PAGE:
A number of sophisticated trading systems use crossover as their underlying approach. Taking the basic idea, they refine it to improve its reliability and to lessen the problem of false buy/sell signals and latency.
How Do Crossover Strategies Work?
The principle behind the crossover system is that it tells us a trend is changing.
To understand this, take a look at the four charts in Figure 1.
At time t+1 there are three straight lines, the price, the moving average 1 (MA 1) and the moving average 2 (MA 2). At time t+2, the price line starts to fall. Notice that the blue line (MA 1) starts to fall next after the price line. Meanwhile at this time the red line (MA 2) is still rising.
At time t+3, all three lines are falling. The price, moving average 1 and moving average 2 are now all on the same path again after the price changed direction from rising to falling.
Finally at time t+4, the price starts to rise again and the same process happens again but in reverse. The blue line is the first to react to the price turning followed by the red line.
The length of time that the moving average uses in its calculation is the period. Moving average 1, the blue line, is a fast moving average because it uses fewer data points, or a shorter time period in its calculation. Moving average 2, the red is a slow moving average because it takes a larger sample of points and therefore has a slower reaction time to changes in price.
The longer the period of the average, the more stable the line is but the slower it is to react to changes.
A crossover occurs when two different moving average lines cross over one another. In the chart above, time t+2, and t+3, show a bearish crossover. This takes place when a fast moving average crosses down through a slow moving average. This implies that the trend is falling or becoming bearish.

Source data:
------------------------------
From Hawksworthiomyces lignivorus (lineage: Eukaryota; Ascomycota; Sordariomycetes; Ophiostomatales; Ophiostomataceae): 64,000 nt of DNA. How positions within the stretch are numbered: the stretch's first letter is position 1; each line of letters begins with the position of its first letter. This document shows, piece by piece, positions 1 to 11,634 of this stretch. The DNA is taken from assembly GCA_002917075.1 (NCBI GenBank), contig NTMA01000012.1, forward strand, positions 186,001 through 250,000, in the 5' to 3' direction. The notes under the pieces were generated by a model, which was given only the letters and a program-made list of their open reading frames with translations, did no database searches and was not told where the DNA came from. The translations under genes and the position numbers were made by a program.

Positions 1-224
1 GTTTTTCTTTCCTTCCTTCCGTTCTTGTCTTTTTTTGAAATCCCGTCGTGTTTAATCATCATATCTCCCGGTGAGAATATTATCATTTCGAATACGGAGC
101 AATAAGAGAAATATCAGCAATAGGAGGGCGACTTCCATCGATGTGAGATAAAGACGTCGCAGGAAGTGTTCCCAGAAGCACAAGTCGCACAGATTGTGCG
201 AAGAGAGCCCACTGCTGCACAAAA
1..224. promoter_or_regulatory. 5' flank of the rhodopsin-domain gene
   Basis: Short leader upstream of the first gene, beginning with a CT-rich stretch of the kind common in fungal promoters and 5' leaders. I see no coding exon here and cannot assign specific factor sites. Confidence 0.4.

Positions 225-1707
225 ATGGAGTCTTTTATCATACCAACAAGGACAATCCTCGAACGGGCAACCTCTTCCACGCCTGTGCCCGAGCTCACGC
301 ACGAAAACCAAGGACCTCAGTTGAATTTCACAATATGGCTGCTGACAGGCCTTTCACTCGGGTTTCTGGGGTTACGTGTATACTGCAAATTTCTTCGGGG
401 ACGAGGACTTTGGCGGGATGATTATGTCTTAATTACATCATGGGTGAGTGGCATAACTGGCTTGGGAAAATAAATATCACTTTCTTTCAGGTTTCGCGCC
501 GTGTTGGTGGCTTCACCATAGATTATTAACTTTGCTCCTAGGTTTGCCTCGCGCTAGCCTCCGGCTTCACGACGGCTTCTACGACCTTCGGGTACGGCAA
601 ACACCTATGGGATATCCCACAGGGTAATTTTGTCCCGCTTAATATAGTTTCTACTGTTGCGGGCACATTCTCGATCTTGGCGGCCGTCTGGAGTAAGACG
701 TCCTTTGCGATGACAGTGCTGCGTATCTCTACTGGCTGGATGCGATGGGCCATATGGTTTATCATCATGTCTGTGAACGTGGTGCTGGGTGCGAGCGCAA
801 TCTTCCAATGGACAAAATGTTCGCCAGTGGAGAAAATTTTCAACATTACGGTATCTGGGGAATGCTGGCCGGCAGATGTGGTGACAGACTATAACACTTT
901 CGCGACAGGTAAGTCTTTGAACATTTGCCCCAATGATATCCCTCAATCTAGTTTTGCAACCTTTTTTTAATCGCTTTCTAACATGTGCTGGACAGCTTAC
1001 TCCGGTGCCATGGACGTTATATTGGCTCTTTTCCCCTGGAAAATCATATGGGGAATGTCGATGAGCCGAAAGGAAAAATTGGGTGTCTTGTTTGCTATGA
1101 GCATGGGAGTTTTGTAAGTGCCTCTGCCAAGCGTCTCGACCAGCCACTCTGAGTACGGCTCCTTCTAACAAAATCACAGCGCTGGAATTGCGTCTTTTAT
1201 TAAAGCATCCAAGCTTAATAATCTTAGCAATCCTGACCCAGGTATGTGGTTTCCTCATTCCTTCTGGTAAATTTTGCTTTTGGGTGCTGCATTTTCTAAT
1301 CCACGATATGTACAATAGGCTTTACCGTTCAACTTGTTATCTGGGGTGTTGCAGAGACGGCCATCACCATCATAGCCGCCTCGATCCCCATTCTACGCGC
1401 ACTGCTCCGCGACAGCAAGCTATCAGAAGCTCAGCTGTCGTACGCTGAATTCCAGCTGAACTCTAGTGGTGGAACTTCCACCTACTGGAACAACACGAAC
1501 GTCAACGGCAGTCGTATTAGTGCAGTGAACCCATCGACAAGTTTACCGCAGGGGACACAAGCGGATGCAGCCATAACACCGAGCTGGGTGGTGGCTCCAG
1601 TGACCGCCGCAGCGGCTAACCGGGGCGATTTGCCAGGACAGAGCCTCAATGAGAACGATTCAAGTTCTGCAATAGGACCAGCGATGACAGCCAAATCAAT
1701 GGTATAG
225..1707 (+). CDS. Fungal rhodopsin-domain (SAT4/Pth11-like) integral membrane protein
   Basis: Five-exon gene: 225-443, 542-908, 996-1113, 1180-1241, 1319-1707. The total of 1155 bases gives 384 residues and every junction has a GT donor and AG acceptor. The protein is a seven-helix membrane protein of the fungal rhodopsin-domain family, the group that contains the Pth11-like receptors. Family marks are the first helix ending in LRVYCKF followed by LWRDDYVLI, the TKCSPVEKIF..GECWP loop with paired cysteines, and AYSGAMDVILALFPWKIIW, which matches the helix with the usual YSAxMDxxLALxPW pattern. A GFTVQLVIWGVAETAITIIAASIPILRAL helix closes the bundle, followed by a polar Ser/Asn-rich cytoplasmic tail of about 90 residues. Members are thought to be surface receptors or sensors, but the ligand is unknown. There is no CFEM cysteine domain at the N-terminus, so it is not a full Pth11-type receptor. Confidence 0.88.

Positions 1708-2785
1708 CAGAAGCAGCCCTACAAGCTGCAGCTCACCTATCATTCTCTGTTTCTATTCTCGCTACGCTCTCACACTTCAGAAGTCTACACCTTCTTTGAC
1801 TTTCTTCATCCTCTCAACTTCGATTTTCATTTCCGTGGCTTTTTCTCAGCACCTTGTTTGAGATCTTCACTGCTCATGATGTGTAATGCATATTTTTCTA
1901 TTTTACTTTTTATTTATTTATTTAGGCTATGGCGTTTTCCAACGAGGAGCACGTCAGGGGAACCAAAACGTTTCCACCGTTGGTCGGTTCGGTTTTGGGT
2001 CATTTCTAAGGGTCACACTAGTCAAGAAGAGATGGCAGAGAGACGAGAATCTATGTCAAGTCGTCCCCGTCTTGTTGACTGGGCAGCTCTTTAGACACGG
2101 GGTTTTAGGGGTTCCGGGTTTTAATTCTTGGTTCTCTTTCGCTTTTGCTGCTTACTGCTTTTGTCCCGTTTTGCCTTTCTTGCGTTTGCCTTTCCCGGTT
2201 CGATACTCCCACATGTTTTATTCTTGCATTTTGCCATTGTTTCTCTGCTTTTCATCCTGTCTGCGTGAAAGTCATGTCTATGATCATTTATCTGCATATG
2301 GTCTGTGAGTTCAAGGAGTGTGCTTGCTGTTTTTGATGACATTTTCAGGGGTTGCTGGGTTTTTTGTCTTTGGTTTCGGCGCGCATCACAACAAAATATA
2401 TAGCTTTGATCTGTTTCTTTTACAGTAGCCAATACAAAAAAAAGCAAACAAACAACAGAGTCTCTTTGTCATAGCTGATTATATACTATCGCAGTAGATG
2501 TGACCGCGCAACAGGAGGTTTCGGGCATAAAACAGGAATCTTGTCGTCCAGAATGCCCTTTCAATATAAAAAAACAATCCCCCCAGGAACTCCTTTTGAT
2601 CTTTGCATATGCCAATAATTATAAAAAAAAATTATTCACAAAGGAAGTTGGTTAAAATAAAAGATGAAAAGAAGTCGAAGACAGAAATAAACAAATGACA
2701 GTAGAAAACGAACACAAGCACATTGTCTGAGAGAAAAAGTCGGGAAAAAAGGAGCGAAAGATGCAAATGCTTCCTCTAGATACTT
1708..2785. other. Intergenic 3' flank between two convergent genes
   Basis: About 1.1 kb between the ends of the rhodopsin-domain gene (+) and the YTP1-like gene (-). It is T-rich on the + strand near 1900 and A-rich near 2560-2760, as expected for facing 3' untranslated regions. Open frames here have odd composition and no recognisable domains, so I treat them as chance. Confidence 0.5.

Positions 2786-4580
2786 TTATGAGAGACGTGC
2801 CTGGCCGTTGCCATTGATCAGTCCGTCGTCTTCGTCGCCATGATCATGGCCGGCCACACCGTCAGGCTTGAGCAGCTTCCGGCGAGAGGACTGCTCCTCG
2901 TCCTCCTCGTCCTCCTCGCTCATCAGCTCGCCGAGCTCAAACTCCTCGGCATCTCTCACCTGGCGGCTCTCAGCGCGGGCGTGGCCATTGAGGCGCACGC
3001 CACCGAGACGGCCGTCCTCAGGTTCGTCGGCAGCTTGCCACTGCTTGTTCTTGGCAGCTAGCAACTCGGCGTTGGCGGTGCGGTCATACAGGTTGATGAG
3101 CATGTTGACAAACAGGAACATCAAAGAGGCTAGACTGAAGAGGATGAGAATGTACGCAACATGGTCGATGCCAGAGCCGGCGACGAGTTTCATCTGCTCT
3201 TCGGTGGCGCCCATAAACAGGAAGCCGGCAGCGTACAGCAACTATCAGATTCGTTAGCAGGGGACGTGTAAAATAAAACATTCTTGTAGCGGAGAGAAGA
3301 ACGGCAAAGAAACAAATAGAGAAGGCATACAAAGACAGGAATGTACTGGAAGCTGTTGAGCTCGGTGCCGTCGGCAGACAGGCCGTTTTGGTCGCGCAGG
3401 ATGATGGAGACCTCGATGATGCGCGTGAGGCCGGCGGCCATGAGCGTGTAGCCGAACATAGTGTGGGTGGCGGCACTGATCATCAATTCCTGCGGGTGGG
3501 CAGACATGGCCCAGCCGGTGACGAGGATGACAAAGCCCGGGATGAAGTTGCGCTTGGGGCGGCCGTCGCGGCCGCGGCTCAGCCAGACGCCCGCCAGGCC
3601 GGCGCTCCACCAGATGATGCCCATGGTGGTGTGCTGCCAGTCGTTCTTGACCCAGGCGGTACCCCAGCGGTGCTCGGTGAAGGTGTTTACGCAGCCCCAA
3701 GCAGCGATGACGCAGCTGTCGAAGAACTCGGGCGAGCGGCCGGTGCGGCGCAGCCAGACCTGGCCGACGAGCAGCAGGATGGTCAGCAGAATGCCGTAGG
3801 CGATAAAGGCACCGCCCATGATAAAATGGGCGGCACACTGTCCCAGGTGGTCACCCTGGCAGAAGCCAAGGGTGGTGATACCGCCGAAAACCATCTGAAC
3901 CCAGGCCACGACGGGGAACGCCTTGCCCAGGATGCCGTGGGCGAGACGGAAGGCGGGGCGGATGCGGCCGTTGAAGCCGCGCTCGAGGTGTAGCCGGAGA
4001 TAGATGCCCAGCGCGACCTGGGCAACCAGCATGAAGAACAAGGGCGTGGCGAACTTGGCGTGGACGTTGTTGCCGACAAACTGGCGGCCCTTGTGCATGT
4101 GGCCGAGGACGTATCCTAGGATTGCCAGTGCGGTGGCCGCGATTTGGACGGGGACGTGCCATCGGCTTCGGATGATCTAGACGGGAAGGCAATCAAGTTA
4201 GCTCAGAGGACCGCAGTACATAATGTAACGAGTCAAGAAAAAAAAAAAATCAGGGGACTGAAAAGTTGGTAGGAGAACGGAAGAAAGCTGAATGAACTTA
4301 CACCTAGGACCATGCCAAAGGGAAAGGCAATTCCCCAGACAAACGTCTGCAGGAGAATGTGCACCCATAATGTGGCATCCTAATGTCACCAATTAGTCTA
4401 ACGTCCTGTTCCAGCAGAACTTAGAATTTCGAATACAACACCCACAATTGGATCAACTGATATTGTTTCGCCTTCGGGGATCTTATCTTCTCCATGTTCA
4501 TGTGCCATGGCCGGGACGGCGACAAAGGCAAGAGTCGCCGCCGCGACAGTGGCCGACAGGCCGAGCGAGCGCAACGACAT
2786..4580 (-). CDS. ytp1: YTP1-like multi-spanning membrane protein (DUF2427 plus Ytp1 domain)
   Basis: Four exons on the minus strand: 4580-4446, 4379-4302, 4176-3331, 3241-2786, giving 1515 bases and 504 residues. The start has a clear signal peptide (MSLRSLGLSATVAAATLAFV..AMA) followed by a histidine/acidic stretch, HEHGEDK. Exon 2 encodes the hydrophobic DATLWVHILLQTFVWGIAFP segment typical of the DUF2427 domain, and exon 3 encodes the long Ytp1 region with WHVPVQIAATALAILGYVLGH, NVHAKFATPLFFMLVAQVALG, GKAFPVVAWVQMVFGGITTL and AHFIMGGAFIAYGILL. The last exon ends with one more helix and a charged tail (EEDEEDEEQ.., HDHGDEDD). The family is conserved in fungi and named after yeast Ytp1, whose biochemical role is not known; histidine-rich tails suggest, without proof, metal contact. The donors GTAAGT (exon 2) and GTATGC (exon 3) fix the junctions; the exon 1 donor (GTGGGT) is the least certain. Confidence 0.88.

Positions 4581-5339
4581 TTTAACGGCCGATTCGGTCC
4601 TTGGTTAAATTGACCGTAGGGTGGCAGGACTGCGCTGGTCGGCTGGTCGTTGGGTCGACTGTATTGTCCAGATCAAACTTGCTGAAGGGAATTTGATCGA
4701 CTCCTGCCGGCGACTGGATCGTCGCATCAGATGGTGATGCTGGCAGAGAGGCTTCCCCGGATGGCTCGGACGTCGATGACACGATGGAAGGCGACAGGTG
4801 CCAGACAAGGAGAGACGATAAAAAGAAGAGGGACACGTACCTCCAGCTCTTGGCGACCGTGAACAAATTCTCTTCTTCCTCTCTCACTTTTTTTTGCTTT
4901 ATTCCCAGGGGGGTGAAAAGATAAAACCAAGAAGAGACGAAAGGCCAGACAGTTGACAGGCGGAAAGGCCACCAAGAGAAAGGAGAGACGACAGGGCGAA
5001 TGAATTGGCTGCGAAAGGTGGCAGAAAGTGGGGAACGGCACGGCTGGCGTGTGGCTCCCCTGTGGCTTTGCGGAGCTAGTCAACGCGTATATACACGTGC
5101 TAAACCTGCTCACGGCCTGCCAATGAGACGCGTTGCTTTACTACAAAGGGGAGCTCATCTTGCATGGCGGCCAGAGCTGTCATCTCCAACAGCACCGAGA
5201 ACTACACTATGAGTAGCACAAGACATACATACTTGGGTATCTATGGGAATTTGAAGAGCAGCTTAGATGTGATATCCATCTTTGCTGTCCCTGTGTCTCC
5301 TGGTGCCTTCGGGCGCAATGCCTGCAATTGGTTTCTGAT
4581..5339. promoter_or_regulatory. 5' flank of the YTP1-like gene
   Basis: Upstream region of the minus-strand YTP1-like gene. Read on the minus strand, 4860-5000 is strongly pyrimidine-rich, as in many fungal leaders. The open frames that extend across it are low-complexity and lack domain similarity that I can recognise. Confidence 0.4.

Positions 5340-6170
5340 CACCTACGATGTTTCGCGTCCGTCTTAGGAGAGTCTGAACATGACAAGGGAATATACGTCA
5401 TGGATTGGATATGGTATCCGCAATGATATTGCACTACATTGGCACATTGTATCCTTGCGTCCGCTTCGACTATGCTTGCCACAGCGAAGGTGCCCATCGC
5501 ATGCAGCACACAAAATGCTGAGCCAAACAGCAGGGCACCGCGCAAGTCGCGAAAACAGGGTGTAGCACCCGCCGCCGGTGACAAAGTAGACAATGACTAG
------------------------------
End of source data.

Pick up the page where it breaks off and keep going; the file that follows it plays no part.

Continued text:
At time t+4, the trend changes again and this produces a bullish crossover. The blue, or fast moving average, is the first to react. It crosses up through the slow line. After the crossing, all three lines then follow the same path as the trend continues upwards.
Some might say why not just look at the price, because that tells us instantaneously what’s happening. The reason for using the averages rather than the price is that in real markets, trends do not move in straight lines but rather follow meandering paths with many false stops and starts.
The purpose of the average lines is to smooth out the random movements and discover the underlying price trends.
Which Averages Should You Use?
The first and most basic problem that a crossover trader faces is which moving average pair to use.
In hindsight we can always back test a market to find some unique moving average pair that will create a profitable strategy. Yet this is of little use because as we all know the past is not necessarily a reliable predictor of the future.
The Death Cross and the Golden Cross
Perhaps the most common pairing is the 50-day verses the 200-day moving average. When the 50-day cross up through the 200-day moving average this is said to be a golden cross. It signifies to many the possibility of a new bull market.
On the flip side, when the 50-day moving average crosses down through the 200-day moving average this is said to be a death cross. It’s a sign of a market that’s turning bearish.
Simple vs exponential moving averages
The other decision is in the formula that is used to average prices over time. Simple moving averages apply the same weighting to all prices.
On the other hand, exponential moving averages apply higher weighting to more recent prices and lower weighting to price further back in time.
Exponential moving averages would on the face of it seem to be better suited because they will be more responsive to recent price changes. But at the same time this also makes them more responsive to extreme and sudden price moves. This may or may not be a good thing, depending on the market conditions.
Typically, in SMA and EMA the price taken at each interval is the mid-price. Yet this can change and sometimes the open or close price is preferred.
A Basic MA Crossover Strategy
The most basic moving average crossover strategy is as follows:
Buy side entry:
Buy when fast line crosses up through slow line
Set stop loss below slow moving average support line
Sell side entry:
Sell when fast line crosses down through slow line
Set stop loss above slow moving average resistance line